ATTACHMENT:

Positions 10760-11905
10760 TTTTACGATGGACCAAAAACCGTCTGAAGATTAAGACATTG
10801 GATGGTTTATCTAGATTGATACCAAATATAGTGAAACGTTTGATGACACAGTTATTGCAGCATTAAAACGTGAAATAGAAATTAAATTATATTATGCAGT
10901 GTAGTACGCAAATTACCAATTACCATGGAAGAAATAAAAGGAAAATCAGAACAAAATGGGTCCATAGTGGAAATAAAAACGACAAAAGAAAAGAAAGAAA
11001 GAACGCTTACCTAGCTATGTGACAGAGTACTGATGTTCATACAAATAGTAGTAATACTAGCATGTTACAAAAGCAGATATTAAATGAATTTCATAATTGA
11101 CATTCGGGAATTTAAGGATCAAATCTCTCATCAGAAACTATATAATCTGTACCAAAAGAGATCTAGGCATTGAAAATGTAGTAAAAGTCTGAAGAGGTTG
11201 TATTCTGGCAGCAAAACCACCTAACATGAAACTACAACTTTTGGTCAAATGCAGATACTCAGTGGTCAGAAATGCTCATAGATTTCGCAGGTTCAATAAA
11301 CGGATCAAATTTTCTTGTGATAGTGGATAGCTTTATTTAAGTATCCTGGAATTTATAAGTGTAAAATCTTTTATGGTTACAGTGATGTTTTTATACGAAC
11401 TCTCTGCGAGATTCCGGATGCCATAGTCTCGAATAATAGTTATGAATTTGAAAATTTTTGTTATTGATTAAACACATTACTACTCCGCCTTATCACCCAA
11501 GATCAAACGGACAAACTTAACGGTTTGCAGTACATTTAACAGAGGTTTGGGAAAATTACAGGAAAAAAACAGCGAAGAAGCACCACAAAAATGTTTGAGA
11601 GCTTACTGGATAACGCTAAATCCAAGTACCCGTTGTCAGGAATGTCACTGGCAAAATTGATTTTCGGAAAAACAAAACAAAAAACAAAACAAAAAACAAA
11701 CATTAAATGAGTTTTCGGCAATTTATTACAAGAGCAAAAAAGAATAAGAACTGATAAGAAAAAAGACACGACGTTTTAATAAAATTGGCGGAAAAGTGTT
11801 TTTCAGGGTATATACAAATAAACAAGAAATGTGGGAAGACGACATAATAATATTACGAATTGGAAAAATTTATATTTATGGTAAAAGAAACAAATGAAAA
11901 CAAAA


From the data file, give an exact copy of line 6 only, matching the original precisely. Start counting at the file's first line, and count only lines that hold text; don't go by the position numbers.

11101 CATTCGGGAATTTAAGGATCAAATCTCTCATCAGAAACTATATAATCTGTACCAAAAGAGATCTAGGCATTGAAAATGTAGTAAAAGTCTGAAGAGGTTG